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Sounding Together: Collaborative Perspectives on U.S. Music in the Twenty-21st Century is a multi-authored, collaboratively conceived book of essays that tackles key challenges facing scholars studying music of the United States in the early twenty-first century. This book encourages scholars in music circles and beyond to explore the intersections between social responsibility, community engagement, and academic practices through the simple act of working together. The book’s essays—written by a diverse and cross-generational group of scholars, performers, and practitioners—demonstrate how collaboration can harness complementary skills and nourish comparative boundary-crossing through interdisciplinary research. The chapters of the volume address issues of race, nationalism, mobility, cultural domination, and identity; as well as the crisis of the Trump era and the political power of music. Each contribution to the volume is written collaboratively by two scholars, bringing together contributors who represent a mix of career stages and positions. Through the practice of and reflection on collaboration, Sounding Together breaks out of long-established paradigms of solitude in humanities scholarship and works toward social justice in the study of music.

Table of Contents

  1. Cover
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  1. Half Title Page
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  1. Title Page
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  1. Copyright Page
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  1. Contents
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  1. Acknowledgments
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  1. Introduction
  2. Charles Hiroshi Garrett and Carol J. Oja
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  1. Cross-Cultural Encounters across Time
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  1. One. Music in Unexpected Places
  2. Sarah Eyerly and Rachel Wheeler
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  1. Two. US Concert Music and Cultural Reorientation during the Occupation of Japan
  2. Misako Ohta and Carol J. Oja
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  1. Three. Listening to and Learning from Music of the Global United States
  2. Panayotis League and Kay Kaufman Shelemay
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  1. Performance and Social Justice
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  1. Four. Sounding Black, Acting White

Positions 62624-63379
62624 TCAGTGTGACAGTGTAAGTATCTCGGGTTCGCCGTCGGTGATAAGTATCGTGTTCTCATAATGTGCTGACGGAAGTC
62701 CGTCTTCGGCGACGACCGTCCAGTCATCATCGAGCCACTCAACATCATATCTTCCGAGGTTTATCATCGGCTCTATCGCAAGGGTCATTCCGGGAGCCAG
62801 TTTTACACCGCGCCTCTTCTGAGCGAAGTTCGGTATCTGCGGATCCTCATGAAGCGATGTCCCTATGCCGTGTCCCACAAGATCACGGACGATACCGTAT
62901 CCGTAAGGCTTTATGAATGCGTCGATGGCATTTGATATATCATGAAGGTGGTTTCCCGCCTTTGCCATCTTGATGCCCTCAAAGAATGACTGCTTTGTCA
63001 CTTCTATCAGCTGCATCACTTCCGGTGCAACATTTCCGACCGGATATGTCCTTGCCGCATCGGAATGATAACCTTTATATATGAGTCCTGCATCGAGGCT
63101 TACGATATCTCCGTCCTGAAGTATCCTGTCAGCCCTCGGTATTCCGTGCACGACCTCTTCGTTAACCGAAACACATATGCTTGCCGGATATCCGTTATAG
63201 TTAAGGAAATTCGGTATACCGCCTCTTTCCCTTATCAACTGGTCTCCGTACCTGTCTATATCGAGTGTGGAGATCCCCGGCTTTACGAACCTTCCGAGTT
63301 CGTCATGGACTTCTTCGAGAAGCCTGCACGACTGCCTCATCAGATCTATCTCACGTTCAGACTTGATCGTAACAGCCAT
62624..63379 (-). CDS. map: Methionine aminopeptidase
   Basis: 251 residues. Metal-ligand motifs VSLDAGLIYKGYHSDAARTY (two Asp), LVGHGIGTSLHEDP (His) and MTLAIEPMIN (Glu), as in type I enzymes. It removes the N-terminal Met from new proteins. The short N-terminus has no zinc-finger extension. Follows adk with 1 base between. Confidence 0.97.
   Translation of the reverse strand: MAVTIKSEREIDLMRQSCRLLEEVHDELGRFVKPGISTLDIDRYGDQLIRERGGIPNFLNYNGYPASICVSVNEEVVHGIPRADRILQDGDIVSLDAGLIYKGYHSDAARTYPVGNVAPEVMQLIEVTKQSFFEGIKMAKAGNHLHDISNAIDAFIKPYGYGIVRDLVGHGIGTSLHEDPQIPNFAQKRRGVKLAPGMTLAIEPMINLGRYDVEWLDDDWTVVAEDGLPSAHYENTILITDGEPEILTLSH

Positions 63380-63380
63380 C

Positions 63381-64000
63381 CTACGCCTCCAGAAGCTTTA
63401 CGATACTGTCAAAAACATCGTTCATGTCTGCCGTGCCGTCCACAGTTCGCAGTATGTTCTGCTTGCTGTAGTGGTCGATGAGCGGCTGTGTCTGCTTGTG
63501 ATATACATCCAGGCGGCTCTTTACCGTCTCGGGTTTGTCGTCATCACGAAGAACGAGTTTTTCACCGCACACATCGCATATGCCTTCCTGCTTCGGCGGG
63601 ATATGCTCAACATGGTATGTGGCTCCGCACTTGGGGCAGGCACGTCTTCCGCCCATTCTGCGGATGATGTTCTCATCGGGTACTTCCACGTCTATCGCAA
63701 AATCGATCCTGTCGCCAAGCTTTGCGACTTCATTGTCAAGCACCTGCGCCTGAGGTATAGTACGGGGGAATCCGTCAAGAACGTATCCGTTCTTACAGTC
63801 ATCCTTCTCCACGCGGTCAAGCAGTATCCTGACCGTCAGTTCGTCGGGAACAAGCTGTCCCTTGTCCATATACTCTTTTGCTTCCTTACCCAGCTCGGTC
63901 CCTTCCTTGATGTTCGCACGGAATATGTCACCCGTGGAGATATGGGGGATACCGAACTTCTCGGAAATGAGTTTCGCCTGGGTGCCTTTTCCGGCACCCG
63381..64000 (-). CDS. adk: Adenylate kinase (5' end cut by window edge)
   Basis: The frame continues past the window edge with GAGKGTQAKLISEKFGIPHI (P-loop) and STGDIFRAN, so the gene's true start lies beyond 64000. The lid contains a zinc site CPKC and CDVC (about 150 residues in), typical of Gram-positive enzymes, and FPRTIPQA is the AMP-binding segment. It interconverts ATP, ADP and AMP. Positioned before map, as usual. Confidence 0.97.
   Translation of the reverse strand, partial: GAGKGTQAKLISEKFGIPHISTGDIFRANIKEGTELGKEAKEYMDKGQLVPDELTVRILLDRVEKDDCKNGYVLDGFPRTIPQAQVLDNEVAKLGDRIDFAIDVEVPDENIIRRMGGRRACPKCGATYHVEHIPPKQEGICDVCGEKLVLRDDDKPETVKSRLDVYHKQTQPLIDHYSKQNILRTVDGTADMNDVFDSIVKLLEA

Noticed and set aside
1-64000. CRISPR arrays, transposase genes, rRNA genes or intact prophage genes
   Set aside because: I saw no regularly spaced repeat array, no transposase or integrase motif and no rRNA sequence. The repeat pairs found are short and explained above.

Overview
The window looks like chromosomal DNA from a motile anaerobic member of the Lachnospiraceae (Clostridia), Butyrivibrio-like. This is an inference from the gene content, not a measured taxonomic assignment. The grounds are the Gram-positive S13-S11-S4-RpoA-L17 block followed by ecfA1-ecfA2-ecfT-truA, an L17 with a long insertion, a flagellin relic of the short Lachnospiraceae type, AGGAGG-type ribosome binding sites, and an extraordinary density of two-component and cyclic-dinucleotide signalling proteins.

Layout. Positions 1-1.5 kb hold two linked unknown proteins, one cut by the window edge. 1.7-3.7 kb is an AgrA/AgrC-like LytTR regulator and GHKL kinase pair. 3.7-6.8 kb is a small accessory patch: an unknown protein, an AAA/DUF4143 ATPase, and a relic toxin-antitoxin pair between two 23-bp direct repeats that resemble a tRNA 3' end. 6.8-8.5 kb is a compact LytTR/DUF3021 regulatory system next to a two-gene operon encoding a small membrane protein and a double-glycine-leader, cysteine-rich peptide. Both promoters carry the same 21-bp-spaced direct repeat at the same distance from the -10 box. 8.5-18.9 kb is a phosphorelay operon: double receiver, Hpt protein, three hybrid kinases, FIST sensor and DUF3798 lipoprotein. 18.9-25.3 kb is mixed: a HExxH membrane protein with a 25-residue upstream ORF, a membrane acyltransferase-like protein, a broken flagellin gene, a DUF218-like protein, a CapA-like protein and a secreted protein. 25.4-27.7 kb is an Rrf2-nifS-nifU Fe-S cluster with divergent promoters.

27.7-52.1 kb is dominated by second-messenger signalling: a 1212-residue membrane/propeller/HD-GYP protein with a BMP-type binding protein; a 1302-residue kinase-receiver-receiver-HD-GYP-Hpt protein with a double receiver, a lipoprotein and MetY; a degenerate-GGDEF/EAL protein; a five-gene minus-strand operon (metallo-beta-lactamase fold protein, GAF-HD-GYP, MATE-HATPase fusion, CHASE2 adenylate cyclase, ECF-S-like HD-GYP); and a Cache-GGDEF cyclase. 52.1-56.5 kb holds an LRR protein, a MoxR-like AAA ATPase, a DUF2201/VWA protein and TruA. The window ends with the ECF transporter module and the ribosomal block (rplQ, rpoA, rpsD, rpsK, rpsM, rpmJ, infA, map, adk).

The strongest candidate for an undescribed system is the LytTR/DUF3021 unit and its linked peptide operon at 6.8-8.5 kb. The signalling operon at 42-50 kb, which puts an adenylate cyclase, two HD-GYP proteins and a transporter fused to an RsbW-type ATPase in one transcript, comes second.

2. Braxton D. Shelley
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  1. Lift Every Voice? White Domination Still Matters, Even in Sacred Space: A Sociologist’s Reflection on “Sounding Black, Acting White”
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  1. Five. For the Daughters of Harlem Bridging Campus and Community through Sound
  2. Ellie M. Hisama and Lucie Vágnerová
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  1. Appendix 1
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  1. Appendix 2
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  1. Six. The Law of Returns
  2. Muhal Richard Abrams and Vijay Iyer
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  1. The Politics of Historiography
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  1. Seven. White Noise: Historiographical Exceptionalism and the Construction of a White American Music History
  2. Glenda Goodman and Samuel Parler
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  1. Eight. Exceptional Matters, Exceptional Times: A Conversation about the Challenges of US Music Scholarship in the Age of Black Lives Matter and Trump
  2. Josh Kun and Alejandro L. Madrid
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  1. Nine. Music, Travel, and Circuitous Reflections of Community
  2. Monica A. Hershberger and Sarah Suhadolnik
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  1. Reaching Outward as Teachers and Scholars
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  1. Ten. Pedagogies of Music, Politics, and Race in US Music Studies
  2. Loren Kajikawa and Daniel Martinez HoSang
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  1. Eleven. Finding Success inside and outside the Academy
  2. Michael Sy Uy and Naomi André
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  1. Twelve. Collaborative Voices: Reimagining US Music Scholarship after AmeriGrove II
  2. Charles Hiroshi Garrett and Daniel Goldmark
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  1. Contributors
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  1. Index
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Additional Information

ISBN
9780472901302
Related ISBN(s)
9780472054336, 9780472126224
MARC Record
OCLC
1245237875
Launched on MUSE
2021-07-24
Language
English
Open Access
Yes

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